(Bloomberg) — Dell Technologies Inc., facing plummeting demand for personal computers, will shed approximately 6,650 jobs, becoming the latest technology company to announce it will lay off thousands of employees.
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The company is experiencing market conditions that “continue to erode with an uncertain future,” co-Chief Operating Officer Jeff Clarke wrote in a memo viewed by Bloomberg. The reductions amount to about 5 percent of Dell’s global workforce, according to a company spokesperson.
After the PC boom in the pandemic era, Dell and other hardware makers have seen an increase in demand. Industry analyst IDC said preliminary data shows shipments of personal computers fell sharply in the fourth quarter of 2022. Among the major companies, Dell posted the largest decline — 37% from the same period in 2021, according to IDC. Dell generates approximately 55% of its revenue from PCs.
Clarke told workers that previous cost-cutting measures, including hiring pauses and travel caps, were no longer enough. The department’s reorganizations, coupled with job cuts, are seen as an opportunity to promote efficiency, the spokesman said.
Layoffs have hammered the tech sector in recent months, including many of Dell’s peers and competitors. HP Inc., also exposed to the PC market, announced a reduction of as many as 6,000 workers in November. Cisco Systems Inc. and International Business Machines Corp. each said they will eliminate about 4,000 workers. The tech sector announced 97,171 job cuts in 2022, up 649% from a year earlier, according to consultancy Challenger, Gray & Christmas Inc.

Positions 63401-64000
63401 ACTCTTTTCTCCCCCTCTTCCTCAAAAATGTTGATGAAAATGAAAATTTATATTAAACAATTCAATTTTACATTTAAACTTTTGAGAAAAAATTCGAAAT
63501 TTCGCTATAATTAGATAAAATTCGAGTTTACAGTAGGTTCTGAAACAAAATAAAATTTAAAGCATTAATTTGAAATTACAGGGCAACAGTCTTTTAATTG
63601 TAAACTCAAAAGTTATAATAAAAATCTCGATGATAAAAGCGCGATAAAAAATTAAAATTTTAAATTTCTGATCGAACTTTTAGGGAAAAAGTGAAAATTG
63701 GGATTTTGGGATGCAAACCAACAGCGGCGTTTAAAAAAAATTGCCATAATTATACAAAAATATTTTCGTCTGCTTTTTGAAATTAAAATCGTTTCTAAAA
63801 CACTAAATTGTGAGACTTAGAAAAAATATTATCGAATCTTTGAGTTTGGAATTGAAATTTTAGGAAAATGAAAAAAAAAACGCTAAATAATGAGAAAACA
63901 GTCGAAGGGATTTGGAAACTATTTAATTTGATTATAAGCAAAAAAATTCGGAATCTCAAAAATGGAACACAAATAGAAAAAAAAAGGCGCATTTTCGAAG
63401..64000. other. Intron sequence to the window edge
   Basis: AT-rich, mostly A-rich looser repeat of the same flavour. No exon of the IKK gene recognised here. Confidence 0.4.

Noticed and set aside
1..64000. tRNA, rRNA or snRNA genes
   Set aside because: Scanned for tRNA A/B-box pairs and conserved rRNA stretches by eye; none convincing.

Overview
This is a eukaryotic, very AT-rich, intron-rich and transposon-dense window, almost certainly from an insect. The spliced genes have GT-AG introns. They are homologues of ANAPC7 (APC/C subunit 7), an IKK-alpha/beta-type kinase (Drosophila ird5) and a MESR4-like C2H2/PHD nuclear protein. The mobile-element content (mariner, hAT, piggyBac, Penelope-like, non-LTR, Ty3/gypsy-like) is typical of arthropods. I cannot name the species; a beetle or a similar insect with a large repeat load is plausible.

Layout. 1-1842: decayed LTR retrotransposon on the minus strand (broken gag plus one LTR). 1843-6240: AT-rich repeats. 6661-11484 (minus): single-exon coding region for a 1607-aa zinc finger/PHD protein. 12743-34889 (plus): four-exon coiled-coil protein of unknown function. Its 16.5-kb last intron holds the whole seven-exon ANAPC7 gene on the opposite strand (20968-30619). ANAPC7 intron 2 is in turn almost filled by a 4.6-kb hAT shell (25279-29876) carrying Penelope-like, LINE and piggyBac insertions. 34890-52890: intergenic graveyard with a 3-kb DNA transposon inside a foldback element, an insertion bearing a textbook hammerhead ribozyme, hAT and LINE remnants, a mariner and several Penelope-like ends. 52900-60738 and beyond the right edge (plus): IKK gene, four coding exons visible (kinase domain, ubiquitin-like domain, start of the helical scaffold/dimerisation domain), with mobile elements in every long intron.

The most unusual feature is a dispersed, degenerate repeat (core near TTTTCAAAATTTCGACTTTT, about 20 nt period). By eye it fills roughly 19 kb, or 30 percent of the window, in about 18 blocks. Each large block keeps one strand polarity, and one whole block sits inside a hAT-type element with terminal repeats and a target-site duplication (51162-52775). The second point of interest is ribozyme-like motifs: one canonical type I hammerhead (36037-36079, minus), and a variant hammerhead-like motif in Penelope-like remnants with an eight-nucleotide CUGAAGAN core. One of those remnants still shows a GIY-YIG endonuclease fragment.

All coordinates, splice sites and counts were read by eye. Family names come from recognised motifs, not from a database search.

After the reduction, headcount at Dell’s Round Rock, Texas-based headquarters will be its lowest in six years—about 39,000 fewer than in January 2020. Only about a third of the company’s employees are based in the United States. United, according to a March 2022 filing.
Dell reported a 6% decline in sales for the period ended Oct. 28 and provided a revenue forecast for the quarter that was lower than analysts’ estimates, saying customers were cutting back on their information technology purchases. The company is expected to provide more information on the financial impact of the job cuts when it reports its fiscal fourth quarter results on March 2.
“We have navigated economic downturns before and emerged stronger from them,” Clarke wrote in his note to employees. “We will be ready when the market recovers.”
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